Once beautifully organised bookshelves inevitably budge with tattered journal articles. The dining table makes a great impromptu prep room for late night emergencies. Spare rooms soon become makeshift kennels for the latest foster. Fosters soon become less and less temporary… and I may have more dog bowls in my kitchen cupboard than crockery.
5. Learn when to keep your mouth closed
6. The basics will always have your back.
In a world where technology and advanced diagnostics are increasingly accessible it can be easy to get caught up in relying on the latest tech and external labs to get your diagnosis. And sure, many times that’s the most reliable and effective way of reaching a solid treatment plan. But what about your clients that don’t have insurance? Could you solve those bank holiday emergencies faster if you were more practiced at in-house smears? Could you have reached the same solution more cost effectively by going back to basics?
When there’s no power, limited phone reception, your colleagues are trapped in the rubble of their former houses and you’re on a patchy phone line trying to talk your already exhausted vet nurse through managing collapsed cats and dogs with lacterated arteries, it’s just you and your instincts.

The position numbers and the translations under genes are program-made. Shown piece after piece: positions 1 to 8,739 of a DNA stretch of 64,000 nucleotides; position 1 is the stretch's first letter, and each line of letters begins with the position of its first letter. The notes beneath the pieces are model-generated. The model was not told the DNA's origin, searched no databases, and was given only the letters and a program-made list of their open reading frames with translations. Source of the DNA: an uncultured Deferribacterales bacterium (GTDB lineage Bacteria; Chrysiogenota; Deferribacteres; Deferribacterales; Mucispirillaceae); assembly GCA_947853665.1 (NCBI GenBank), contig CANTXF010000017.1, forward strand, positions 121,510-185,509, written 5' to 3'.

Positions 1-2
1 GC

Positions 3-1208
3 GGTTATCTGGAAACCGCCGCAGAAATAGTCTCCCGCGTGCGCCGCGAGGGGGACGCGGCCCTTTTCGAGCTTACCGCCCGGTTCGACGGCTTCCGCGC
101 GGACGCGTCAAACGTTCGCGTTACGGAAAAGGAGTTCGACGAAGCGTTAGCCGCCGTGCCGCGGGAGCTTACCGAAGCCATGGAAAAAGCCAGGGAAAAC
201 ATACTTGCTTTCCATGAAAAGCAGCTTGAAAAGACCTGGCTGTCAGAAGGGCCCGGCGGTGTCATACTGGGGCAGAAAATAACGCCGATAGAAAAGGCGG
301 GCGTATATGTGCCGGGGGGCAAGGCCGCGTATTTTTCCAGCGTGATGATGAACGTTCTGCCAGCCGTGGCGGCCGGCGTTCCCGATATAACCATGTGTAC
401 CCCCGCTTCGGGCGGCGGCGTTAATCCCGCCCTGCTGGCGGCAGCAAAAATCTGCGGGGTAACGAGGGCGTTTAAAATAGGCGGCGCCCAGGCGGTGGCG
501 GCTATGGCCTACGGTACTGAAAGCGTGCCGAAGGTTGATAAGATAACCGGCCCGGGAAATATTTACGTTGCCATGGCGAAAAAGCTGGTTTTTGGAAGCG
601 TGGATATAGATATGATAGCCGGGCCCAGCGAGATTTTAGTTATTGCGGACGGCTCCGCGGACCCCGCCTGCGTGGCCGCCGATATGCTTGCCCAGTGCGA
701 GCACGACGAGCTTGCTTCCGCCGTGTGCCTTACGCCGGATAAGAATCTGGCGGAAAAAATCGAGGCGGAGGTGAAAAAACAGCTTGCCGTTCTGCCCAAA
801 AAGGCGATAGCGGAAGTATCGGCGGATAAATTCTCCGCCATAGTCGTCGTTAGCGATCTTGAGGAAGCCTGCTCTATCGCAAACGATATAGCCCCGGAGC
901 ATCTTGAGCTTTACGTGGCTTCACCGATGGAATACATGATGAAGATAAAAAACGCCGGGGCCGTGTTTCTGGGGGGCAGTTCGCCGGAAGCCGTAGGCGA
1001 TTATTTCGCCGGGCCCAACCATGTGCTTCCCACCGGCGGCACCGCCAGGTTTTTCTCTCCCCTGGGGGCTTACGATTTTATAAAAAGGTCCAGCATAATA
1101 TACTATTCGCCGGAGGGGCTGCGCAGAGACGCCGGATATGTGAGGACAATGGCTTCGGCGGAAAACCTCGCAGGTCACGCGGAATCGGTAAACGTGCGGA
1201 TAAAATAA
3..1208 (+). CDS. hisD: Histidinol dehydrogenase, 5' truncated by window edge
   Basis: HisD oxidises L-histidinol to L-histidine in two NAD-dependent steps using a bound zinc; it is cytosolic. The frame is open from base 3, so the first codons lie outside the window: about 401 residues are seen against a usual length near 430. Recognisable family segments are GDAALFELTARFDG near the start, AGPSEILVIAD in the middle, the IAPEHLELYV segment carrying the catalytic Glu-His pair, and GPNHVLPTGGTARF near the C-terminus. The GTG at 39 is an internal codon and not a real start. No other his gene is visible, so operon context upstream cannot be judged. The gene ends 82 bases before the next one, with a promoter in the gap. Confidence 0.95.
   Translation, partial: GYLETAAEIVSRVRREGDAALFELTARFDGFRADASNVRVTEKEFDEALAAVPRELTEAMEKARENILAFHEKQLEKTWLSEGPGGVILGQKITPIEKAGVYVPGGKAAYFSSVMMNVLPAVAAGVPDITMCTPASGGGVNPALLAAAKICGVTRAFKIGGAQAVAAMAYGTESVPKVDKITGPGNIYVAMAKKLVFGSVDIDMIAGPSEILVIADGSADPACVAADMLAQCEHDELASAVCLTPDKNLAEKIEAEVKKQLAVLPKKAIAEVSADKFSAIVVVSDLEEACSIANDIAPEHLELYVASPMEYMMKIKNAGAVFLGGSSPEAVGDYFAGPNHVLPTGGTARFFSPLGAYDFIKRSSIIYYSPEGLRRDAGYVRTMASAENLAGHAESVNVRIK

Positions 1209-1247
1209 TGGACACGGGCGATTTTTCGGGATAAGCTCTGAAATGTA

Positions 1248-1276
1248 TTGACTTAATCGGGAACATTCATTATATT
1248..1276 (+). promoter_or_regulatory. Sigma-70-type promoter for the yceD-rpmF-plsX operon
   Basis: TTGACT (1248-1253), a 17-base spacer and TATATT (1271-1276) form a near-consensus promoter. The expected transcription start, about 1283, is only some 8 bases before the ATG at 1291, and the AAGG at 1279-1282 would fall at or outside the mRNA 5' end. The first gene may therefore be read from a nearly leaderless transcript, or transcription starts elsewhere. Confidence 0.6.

Just like those who have spent the past 3 months surviving on a diet of cold tinned goods and sleeping under tarpaulins, these post-hurricane veterinary challenges have given me a huge respect and gratitude for the value of in-house options. Take time to practice your techniques, keep an extra smear to review once you get those results back, call the lab to chat through your latest histology report. Alright, so hopefully very few of you will find yourself working up acute anaemias in a power outage (FYI, iPhone torches make handy light sources for microscopes!)… but your clients will think you’re a rock star for reaching the same conclusion for half the cost.
7. Eating and washing are more difficult than they ought to be.
In the aftermath of a natural disaster, adrenaline keeps everyone functioning. The human body and mind is an incredible thing and it’s often not until much later that the true toll starts to show. Friends and colleagues surviving post-Irma BVI ran themselves ragged tending to injured people and animals, clearing roads and debris in the heat. One friend vomited from dehydration because she was so determined to salvage our patient records from the flooding. Even safely overseas, I worked for 20h a day for the first weeks arranging evacuations, aid shipments, charity help, pet travel waivers.